Supporter, G. Eakes: “The growth in this program in the National Capital Area astonishes, from around 25 participants in 2006 to now more than 300. The program is based on a great idea: to provide opportunities that otherwise may not exist for at-risk kids to learn to play a guitar. Learning to play an instrument, whether it is the guitar or any other instrument, provides so many more benefits than just learning the instrument. This program builds self-esteem and provides an alternative path rather than one that is self-destructive.”
Teacher, Thomas: “A coworker and guitarist challenged me to volunteer in the GNG program and I took the challenge. Instructing small groups of little fingers and hands moving up and down their new guitar neck together making music was beyond my expectations. To hear boys dreaming of playing with their “buds” and girls strumming and singing a new song takes one back to the beginnings. Success means practicing and that takes time and that time keeps them focused, along with a weekly commitment to attend the lessons. Witnessing the smiles and claps from parents and friends of these young musicians upon graduation is the reason GNG does impact my local community and needs your support as well.”
Teacher, Dan Telfer: “A student named Michael has hands that are severely physically impaired. I got him to be able to form a G chord and taught him a couple songs he could strum along with the other kids. Pretty soon this shy and reclusive teen was singing with gusto and a great big smile that melted my heart.”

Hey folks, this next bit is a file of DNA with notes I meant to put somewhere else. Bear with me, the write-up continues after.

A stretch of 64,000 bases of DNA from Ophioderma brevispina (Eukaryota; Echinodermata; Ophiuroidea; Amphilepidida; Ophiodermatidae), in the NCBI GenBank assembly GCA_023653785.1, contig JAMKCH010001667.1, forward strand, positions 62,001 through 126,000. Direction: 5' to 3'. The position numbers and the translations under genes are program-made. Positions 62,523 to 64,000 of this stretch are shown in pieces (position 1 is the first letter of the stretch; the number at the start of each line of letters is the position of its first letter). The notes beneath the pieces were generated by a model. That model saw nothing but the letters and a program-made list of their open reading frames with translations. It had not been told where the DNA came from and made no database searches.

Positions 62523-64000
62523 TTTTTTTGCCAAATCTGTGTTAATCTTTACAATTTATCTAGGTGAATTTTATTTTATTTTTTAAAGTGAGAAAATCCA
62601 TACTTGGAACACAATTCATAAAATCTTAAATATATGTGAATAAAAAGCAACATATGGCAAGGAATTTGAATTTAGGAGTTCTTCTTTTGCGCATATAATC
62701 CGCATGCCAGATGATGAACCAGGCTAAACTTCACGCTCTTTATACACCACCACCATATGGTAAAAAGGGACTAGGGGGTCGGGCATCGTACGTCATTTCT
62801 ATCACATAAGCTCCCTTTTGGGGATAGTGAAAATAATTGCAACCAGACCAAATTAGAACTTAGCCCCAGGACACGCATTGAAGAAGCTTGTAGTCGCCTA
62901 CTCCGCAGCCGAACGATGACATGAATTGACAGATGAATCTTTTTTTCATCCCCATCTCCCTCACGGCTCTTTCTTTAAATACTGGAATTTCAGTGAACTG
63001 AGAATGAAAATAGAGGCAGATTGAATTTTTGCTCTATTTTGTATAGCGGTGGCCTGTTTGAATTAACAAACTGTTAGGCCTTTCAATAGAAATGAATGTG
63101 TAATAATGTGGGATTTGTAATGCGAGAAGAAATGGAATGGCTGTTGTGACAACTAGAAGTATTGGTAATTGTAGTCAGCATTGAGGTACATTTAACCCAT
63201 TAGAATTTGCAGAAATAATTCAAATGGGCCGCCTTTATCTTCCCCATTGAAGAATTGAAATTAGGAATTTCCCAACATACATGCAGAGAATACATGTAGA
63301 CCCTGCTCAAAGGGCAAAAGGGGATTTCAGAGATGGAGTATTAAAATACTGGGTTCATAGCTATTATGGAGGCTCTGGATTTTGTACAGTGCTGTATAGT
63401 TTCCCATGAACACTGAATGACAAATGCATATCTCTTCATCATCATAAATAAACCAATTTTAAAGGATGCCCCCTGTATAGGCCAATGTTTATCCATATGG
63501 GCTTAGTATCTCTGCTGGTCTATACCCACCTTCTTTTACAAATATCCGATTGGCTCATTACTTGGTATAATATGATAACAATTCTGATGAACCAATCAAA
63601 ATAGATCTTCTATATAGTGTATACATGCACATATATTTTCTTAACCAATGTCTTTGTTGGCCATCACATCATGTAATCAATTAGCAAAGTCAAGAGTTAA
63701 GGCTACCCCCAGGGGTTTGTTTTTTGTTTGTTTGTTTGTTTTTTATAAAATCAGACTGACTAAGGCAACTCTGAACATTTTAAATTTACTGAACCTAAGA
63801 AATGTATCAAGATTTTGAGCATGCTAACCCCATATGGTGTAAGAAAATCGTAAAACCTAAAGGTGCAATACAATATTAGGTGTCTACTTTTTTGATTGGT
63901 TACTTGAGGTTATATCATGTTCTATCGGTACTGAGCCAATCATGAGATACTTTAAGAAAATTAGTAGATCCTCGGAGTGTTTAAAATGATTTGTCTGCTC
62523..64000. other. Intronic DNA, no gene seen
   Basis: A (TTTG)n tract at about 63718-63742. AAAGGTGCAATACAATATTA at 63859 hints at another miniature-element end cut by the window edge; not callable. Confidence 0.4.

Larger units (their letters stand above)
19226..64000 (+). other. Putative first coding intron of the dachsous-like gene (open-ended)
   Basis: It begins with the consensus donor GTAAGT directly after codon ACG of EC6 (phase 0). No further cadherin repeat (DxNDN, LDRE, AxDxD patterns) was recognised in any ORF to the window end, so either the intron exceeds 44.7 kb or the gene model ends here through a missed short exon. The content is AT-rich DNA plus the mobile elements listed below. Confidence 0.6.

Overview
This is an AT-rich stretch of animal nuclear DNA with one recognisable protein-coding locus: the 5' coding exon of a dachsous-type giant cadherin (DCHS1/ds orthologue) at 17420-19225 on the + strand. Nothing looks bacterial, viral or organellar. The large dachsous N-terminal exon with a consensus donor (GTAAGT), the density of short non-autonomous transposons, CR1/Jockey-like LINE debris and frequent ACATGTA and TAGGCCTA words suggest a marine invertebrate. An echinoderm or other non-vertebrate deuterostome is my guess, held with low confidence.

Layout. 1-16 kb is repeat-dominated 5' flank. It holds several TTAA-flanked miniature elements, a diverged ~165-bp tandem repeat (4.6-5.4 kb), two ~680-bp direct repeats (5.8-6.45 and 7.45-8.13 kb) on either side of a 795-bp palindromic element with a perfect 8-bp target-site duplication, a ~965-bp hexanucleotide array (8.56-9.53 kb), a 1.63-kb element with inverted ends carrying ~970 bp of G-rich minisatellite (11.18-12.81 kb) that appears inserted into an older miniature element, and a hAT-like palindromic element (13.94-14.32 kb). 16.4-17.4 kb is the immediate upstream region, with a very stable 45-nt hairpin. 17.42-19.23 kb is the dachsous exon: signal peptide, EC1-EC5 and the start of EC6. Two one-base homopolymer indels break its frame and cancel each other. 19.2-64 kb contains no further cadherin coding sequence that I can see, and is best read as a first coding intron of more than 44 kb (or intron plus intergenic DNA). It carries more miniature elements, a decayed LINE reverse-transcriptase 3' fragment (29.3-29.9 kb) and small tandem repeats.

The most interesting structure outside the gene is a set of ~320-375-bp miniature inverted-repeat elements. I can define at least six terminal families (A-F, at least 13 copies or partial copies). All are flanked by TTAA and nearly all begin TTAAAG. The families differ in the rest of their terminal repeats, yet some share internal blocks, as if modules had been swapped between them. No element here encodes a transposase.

Professional musician, J.P. Reali: “Guitars Not Guns is a great organization. They introduce music through guitar playing to urban youth at risk of gun violence. Music not only gives them an alternative to hanging out on the street, where trouble lurks around every corner, it also gives them the unique satisfaction of having created something that truly makes the world a better place.”
Join us on September 10, 2011
You are invited to our first annual Guitars Not Guns benefit concert at GMU’s Performing Arts Center. Legendary acoustic folk-rock artists Jonathan Edwards, known for his gold mega-hit “Sunshine,” and Jesse Colin Young, critically acclaimed solo artist and lead singer of the classic rock band The Youngbloods, will perform individually with their bands for one night only.
Purchase tickets online by clicking here. or by phone at 1-888-946-2468.
To learn more about Guitars Not Guns, and how you can help them make a difference in the lives of deserving youth, visit www.gngnca.org.